While mood swings are common during menopause, these symptoms occasionally indicate a more serious condition. Mood swings that are extreme, last for more than two weeks straight, or put a woman or others at risk of harm warrant professional help. To learn more about when to seek help for mood swings, read on to discover the symptoms of bipolar disorder, clinical depression, and anxiety.
Bipolar Disorder and Mood Swings
Bipolar disorder, also called manic-depressive disorder, is a type of mood disorder characterized by the occurrence of one or more episodes of mania, or abnormally elevated mood, and alternating episodes of depression, or prolonged low moods.
While women with normal mood swings during menopause might identify with this definition, bipolar disorder is more extreme. It is a psychological condition that requires medical treatment. Mood swings related to menopause can often be treated before they get serious enough to require professional help from a healthcare provider.
While symptoms of bipolar disorder vary for each individual, the most commonly-reported symptoms for both manic episodes and depressive episodes are:
- Excessive talking
- Racing thoughts
- Inflated self-esteem
- Unusually high energy
- Little need for sleep Impulsiveness and recklessness Hallucinations
- Low self-esteem
- Low energy
- Slow speech
- Unusual sleep patterns
- Extreme fatigue
- Suicidal thoughts
- Poor concentration
- Disinterest in activities
When these symptoms interfere with a woman's daily life, her mood swings may be indicative of bipolar disorder. If she experiences the depressive characteristics exclusively, she may have clinical depression.
Keep reading to learn more about depression, which can be triggered or worsened by menopause and may cause mood swings.
Depression and Mood Swings
Did you know?
Roughly 17.5 million Americans are affected by some form of depression.
Depression, also referred to as major-depressive disorder, is another condition that is more serious than mood swings and often requires professional help. While sadness comes and goes naturally, clinical depression is more than a temporary state or a symptom of menopause.
Clinical depression is characterized by at least two or more weeks of experiencing five or more of the following symptoms every day or almost daily:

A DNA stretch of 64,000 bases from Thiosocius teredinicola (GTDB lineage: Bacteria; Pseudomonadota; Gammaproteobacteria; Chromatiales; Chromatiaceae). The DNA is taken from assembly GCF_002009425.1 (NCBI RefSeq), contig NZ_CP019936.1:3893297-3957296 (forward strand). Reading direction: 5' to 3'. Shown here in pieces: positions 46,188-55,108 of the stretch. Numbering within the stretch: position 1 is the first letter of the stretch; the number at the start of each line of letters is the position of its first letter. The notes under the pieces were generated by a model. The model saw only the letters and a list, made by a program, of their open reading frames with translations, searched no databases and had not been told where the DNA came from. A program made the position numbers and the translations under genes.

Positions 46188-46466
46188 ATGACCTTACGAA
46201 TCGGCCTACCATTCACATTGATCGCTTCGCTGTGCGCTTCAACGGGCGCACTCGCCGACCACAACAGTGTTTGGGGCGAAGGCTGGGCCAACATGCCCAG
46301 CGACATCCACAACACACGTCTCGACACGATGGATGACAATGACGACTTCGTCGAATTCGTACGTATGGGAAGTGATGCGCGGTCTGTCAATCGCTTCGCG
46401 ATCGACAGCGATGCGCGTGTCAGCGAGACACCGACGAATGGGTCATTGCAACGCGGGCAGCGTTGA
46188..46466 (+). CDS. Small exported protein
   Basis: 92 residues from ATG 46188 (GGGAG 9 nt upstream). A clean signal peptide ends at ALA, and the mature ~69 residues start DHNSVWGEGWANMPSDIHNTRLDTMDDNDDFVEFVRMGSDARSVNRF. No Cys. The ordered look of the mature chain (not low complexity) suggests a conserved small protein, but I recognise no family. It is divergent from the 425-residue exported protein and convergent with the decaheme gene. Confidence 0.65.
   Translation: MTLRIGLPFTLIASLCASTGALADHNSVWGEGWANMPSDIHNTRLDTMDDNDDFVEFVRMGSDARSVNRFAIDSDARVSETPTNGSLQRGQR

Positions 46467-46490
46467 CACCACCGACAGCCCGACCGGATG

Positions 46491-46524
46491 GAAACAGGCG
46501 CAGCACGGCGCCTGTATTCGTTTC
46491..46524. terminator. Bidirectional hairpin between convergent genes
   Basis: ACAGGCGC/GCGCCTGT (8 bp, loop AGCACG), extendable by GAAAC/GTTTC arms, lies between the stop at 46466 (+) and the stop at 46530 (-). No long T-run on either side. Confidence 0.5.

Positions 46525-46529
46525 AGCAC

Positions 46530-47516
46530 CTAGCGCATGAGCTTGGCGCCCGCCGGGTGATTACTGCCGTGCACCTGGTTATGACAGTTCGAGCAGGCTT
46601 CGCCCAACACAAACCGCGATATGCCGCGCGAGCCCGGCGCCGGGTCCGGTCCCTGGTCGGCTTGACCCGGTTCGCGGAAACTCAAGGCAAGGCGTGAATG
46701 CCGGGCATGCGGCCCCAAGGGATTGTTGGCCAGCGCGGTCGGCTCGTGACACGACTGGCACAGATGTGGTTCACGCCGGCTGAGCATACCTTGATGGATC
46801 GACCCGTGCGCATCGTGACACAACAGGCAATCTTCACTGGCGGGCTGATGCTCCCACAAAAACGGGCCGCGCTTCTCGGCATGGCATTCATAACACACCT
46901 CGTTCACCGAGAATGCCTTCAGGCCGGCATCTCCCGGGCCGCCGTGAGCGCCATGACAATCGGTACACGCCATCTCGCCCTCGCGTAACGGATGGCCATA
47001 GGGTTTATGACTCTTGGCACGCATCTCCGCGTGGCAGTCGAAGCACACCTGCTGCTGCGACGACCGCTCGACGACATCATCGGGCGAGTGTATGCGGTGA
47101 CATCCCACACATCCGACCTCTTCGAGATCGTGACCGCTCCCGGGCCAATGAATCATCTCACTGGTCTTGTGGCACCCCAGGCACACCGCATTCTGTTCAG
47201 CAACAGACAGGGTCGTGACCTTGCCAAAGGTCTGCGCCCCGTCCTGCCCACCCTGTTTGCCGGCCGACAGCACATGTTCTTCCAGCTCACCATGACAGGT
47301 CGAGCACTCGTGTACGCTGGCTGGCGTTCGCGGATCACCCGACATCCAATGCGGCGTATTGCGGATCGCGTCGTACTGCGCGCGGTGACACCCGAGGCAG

- Depressed or irritated mood
- Diminished or lost interest in daily activities
- Significant and unexplained weight loss or gain
- Insomnia or excessive sleeping patterns
- Extreme cognitive agitation or depression
- Extreme fatigue
- Inappropriate feelings of guilt and worthlessness
- Inability to concentrate
- Frequent thoughts of death or suicide
If a woman believes her mood swings might be symptomatic of depression, she should consult a trusted medical professional. Read on to learn about the symptoms of anxiety disorder.
Anxiety and Mood Swings
Clinical anxiety disorders
- Generalized anxiety disorder
- Obsessive-compulsive disorder
- Post-traumatic stress disorder
- Social phobia
- Panic disorder
Mood swings, especially panic, may be indicative of anxiety. These disorders affect as many as 18% of adults in the U.S., making anxiety the most common type of mental illness. Clinical anxiety is a group of disorders that can include the ones in the box at the right.
Generalized anxiety is characterized by chronic, exaggerated, and inappropriate worry, fear, tension, and concern. These feelings are often accompanied by physical symptoms, including:
- Irregular heartbeat
- Muscle aches
- Trouble swallowing
While many of these symptoms are similar to those experienced during menopausal mood swings, anxiety disorders tend to cause more damage in the long run, negatively impacting a woman's overall well-being in a number of ways if left untreated.
Fortunately, various forms of support and help are available for women who experience psychological conditions more serious than mood swings. Most women who go through menopause will not develop such symptoms. If you are concerned about mood swings or other symptoms during menopause, it is wise to speak with a qualified health professional. All those who suffer with these very real conditions are deserving of care.
Often, lifestyle changes and natural remedies can significantly help to treat common mood swings during menopause. Continue on to learn more about treatments for mood swings.
- Love, S. & Lindsey, K. (2003). Dr. Susan Love's Menopause and Hormone Book. New York: Three Rivers Press.
- National Health Service UK. (2016). Generalised anxiety disorder in adults. Retrieved April 13, 2016, from http://www.nhs.uk/Conditions/Anxiety/Pages/Introduction.aspx
- National Institute of Mental Health. (2016). Bipolar disorder. Retrieved April 13, 2016, https://www.nimh.nih.gov/health/topics/bipolar-disorder/index.shtml
- National Institute of Mental Health. (2016). Depression. Retrieved April 13, 2016, https://www.nimh.nih.gov/health/topics/depression/index.shtml
- Office on Women's Health. (2010). Menopause and mental health. Retrieved April 13, 2016, from http://womenshealth.gov/menopause/menopause-mental-health/